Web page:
Geographical information systems : principles and applications / edited by David J. Maguire, Michael F. Goodchild, and David W. Rhind.

Contributor(s): Maguire, D. J. (David J.) | Goodchild, Michael F | Rhind, DavidMaterial type: TextTextPublisher: Harlow, Essex, England : New York : Longman Scientific & Technical ; Wiley, 1991Description: 2 v. : ill. (some col.), maps (some col.) ; 26 cmISBN: 0582056616 (Longman : set); 9780582056619 (Longman : set); 0470217898 (Wiley : set); 9780470217894 (Wiley : set); 0470217928; 9780470217924Subject(s): Geographic information systems | Geography Use of ComputersAdditional physical formats: Online version:: Geographical information systems.DDC classification: 910/.285 LOC classification: G70.2 | .M354 1991Other classification: 74.03 Also issued online.
v. 1. Principles -- v. 2. Applications.
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Item type Current location Call number Status Date due Barcode
Book University of Texas At Tyler
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G70.2 .M354 1991 V.1 (Browse shelf) Available 0000000879544
Book University of Texas At Tyler
G70.2 .M354 1991 V.2 (Browse shelf) Withdrawn Not For Loan 0000000879551

Includes bibliographical references and indexes.

v. 1. Principles -- v. 2. Applications.

Also issued online.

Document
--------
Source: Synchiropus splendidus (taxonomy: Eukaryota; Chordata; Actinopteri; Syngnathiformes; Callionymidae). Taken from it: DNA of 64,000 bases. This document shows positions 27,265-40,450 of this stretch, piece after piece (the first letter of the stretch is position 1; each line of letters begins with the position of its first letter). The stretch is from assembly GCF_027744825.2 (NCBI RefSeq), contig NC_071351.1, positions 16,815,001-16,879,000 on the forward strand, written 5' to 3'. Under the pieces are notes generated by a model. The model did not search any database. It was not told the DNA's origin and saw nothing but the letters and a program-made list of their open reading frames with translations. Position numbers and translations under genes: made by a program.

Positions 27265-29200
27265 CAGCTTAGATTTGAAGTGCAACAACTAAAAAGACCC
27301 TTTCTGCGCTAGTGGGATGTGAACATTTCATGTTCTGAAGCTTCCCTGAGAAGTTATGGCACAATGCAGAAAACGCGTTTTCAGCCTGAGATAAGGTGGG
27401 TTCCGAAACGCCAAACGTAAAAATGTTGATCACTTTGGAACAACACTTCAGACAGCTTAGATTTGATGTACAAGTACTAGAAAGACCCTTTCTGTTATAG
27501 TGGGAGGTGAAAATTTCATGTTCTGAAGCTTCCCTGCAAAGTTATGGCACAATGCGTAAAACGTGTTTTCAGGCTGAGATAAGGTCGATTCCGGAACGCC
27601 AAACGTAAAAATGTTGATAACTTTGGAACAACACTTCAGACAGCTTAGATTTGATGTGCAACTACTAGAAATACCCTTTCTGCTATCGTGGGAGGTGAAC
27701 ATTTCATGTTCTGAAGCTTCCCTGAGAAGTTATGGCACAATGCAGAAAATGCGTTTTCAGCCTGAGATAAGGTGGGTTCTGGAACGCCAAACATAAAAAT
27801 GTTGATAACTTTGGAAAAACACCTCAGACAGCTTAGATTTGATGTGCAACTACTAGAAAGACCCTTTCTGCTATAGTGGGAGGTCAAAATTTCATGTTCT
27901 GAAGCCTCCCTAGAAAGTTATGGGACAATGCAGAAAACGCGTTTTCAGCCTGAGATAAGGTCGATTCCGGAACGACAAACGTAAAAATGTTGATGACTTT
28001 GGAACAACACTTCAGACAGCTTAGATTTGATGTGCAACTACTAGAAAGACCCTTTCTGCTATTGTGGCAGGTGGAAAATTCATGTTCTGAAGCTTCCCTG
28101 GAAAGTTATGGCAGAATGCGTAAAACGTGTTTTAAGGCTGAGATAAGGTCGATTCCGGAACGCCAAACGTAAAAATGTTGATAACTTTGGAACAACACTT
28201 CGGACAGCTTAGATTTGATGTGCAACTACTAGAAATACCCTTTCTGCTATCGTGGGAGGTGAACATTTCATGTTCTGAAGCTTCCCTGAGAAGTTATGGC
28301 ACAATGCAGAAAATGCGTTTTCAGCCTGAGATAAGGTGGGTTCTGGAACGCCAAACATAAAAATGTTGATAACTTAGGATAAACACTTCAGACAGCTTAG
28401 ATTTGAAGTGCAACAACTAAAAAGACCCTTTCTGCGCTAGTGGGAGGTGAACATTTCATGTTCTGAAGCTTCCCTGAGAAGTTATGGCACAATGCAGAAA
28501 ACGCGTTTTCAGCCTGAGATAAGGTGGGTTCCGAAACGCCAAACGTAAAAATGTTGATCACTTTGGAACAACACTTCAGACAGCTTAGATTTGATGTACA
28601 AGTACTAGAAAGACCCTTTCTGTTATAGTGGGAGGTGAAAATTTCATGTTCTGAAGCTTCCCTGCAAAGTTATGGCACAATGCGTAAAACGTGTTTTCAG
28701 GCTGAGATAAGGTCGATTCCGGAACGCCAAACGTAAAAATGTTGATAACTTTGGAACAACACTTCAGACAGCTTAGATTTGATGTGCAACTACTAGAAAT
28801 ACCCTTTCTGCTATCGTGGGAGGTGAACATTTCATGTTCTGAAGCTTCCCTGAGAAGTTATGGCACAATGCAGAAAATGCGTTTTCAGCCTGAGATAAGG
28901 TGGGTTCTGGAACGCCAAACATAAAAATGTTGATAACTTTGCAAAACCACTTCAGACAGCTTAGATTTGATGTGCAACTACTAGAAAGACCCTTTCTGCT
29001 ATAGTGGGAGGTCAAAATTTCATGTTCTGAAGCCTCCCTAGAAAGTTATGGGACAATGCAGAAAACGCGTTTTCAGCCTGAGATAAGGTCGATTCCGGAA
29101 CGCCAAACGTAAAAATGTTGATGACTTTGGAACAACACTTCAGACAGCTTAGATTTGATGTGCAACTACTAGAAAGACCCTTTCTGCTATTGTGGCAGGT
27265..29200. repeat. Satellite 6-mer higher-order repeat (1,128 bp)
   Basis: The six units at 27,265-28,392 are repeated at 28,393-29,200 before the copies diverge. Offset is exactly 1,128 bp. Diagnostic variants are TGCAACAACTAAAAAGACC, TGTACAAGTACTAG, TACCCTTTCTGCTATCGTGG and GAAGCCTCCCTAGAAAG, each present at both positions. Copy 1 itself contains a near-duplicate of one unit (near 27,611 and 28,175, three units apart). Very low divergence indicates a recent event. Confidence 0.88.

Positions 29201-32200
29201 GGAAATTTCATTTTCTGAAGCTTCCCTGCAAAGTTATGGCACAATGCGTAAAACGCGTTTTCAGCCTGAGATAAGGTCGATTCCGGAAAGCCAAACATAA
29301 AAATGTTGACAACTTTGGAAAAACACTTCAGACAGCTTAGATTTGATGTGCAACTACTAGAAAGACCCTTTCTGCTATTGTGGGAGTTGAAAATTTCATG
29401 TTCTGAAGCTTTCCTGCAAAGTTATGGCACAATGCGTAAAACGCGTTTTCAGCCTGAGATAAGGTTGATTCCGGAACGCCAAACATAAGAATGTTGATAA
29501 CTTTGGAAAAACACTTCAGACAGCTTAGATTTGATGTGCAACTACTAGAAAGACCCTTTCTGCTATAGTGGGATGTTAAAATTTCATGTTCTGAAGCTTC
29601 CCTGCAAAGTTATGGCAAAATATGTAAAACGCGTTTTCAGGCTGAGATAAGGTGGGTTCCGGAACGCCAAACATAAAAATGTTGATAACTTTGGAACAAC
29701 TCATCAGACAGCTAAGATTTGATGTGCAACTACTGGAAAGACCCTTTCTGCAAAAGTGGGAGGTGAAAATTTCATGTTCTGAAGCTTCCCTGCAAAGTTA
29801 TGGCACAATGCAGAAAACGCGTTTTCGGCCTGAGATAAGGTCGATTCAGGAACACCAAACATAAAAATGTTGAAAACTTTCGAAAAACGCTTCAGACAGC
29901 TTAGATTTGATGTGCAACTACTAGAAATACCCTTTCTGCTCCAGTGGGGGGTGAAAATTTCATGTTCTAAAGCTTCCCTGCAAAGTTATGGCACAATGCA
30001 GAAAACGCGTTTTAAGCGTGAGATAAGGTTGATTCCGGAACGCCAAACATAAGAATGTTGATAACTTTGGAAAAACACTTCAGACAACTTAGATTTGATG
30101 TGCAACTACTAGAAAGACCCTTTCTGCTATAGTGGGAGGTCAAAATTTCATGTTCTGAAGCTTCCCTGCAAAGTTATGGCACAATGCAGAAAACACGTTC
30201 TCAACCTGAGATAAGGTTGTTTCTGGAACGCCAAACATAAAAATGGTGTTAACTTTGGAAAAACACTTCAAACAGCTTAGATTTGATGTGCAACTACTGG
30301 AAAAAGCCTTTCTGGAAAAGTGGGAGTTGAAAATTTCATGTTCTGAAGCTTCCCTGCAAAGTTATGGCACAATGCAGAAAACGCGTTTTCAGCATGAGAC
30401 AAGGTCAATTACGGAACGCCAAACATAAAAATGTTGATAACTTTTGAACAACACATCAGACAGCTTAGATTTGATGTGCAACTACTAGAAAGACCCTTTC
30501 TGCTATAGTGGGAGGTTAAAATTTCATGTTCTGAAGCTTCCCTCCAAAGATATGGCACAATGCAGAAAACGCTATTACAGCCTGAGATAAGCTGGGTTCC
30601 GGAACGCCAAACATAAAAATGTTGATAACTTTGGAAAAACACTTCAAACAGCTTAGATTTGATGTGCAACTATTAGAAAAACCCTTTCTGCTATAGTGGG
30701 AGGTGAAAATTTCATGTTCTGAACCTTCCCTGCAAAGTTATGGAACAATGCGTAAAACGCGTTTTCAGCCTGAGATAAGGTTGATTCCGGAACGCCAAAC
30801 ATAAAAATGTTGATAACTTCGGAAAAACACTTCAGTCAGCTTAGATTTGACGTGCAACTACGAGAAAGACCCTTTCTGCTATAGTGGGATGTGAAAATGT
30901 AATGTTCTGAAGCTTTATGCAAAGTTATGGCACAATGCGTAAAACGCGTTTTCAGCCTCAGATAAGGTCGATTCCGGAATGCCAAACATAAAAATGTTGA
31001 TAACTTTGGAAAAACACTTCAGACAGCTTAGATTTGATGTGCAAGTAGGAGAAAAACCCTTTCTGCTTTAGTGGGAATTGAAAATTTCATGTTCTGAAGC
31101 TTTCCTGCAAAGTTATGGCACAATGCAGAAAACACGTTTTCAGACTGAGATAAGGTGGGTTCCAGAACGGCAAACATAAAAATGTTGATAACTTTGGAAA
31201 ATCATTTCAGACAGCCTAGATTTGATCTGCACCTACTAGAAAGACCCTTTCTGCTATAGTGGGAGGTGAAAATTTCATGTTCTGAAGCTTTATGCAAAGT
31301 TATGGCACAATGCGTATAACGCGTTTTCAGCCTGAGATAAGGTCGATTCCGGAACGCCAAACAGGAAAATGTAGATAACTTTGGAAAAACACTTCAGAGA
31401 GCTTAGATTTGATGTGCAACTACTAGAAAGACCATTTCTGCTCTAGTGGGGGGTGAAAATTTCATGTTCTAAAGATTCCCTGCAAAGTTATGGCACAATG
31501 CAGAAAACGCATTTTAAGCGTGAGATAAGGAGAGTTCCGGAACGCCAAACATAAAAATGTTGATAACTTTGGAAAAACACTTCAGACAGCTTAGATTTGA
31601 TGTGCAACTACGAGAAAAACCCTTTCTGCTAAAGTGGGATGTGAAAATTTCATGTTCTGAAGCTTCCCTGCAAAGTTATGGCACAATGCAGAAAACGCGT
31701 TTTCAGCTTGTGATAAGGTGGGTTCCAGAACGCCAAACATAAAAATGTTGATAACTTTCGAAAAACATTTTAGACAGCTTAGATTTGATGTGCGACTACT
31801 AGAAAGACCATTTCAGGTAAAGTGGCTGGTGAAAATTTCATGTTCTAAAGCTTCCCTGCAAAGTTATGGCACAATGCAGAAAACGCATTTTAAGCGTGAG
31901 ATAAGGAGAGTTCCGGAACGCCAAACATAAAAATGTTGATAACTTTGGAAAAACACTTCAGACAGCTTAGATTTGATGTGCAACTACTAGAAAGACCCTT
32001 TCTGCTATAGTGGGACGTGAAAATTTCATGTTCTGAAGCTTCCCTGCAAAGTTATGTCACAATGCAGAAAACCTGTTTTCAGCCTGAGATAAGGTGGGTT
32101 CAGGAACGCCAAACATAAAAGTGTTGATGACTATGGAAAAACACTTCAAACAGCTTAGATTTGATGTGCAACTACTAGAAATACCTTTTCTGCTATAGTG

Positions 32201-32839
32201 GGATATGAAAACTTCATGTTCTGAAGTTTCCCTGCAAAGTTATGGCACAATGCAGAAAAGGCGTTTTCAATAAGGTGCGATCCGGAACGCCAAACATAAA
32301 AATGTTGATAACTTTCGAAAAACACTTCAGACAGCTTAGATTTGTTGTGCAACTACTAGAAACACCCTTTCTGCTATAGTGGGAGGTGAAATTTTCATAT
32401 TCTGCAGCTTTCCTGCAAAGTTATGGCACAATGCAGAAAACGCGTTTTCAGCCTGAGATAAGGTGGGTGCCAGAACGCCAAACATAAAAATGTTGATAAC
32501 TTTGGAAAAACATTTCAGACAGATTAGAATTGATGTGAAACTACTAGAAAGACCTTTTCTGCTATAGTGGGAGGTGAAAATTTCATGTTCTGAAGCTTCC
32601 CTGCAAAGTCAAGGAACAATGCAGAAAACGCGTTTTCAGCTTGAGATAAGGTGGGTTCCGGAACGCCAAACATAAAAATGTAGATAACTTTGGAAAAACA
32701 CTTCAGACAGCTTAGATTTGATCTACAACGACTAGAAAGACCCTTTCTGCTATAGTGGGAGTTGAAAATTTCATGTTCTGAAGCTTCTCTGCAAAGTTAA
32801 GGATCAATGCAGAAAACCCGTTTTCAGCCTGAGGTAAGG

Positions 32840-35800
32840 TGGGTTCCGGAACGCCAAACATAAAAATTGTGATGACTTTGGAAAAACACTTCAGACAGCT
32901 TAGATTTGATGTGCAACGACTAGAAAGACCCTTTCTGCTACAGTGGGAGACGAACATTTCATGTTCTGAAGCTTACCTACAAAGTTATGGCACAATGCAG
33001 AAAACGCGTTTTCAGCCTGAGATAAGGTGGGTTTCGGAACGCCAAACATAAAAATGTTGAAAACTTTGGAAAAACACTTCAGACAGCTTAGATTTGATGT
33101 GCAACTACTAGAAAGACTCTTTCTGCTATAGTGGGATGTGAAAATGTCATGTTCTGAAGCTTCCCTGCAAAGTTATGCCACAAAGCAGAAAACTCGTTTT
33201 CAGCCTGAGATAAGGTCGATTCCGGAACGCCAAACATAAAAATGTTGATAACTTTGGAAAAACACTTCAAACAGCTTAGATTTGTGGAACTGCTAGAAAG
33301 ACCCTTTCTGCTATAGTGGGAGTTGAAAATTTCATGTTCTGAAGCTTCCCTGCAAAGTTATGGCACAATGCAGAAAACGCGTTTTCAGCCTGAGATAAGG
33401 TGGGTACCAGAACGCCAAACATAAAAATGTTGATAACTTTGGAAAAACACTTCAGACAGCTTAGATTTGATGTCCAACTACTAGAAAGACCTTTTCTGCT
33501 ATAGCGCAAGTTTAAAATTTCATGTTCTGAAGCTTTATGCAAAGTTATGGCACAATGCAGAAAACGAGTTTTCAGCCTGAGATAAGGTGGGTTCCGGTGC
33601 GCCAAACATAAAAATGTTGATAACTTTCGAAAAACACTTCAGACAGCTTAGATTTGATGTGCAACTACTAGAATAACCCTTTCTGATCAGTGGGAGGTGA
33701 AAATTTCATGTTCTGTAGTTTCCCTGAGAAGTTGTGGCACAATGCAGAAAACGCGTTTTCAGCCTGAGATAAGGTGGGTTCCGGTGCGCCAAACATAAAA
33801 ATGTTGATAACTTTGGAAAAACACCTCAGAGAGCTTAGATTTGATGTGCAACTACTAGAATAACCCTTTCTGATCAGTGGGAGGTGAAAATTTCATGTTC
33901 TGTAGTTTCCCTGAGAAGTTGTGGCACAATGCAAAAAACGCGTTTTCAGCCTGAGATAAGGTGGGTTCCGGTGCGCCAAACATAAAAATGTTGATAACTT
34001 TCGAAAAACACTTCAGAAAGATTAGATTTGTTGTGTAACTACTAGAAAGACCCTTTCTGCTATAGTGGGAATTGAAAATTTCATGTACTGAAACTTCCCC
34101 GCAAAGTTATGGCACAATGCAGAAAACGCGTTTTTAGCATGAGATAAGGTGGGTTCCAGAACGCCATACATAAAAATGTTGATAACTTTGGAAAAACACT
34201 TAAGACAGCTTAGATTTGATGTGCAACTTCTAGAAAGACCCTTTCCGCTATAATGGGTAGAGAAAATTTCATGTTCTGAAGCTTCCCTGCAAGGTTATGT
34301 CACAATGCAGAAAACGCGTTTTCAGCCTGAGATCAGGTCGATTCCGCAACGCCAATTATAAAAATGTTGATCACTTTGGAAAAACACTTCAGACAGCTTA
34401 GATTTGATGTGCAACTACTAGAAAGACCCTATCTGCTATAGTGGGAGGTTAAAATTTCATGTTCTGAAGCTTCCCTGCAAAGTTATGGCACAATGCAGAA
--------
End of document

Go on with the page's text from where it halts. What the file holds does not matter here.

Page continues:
Reviews provided by Syndetics


For the next several years, this set will become the standard reference work for geographic information system (GIS) users. Most of the 56 chapters are written by an acknowledged leader in the field. The editors have done a superb job of bringing the diverse styles and topics together into a coherent and thorough treatment of the current state of GIS technology. The volumes are divided into three major sections and an epilogue. Section 1 is an overview of GIS technology, including a look at its historical development, its use in various institutional settings, and its overall utility. The second section covers the underlying principles of the technology, including a look at computer systems, spatial analysis, and institutional or operational issues. The last major section is a thorough examination of the applications of GIS technology from a programmatic perspective (e.g., Swedish and Japanese programs) as well as from a problem-specific perspective (e.g., land information systems or urban uses). The epilogue explores the current and near-term research directions and the projected diffusion of GIS into management agencies. Extensive diagrams, and tables; the "Consolidated Bibliograpy" spans some 60 pages. Graduate level.-S. A. Carlson, Humboldt State University

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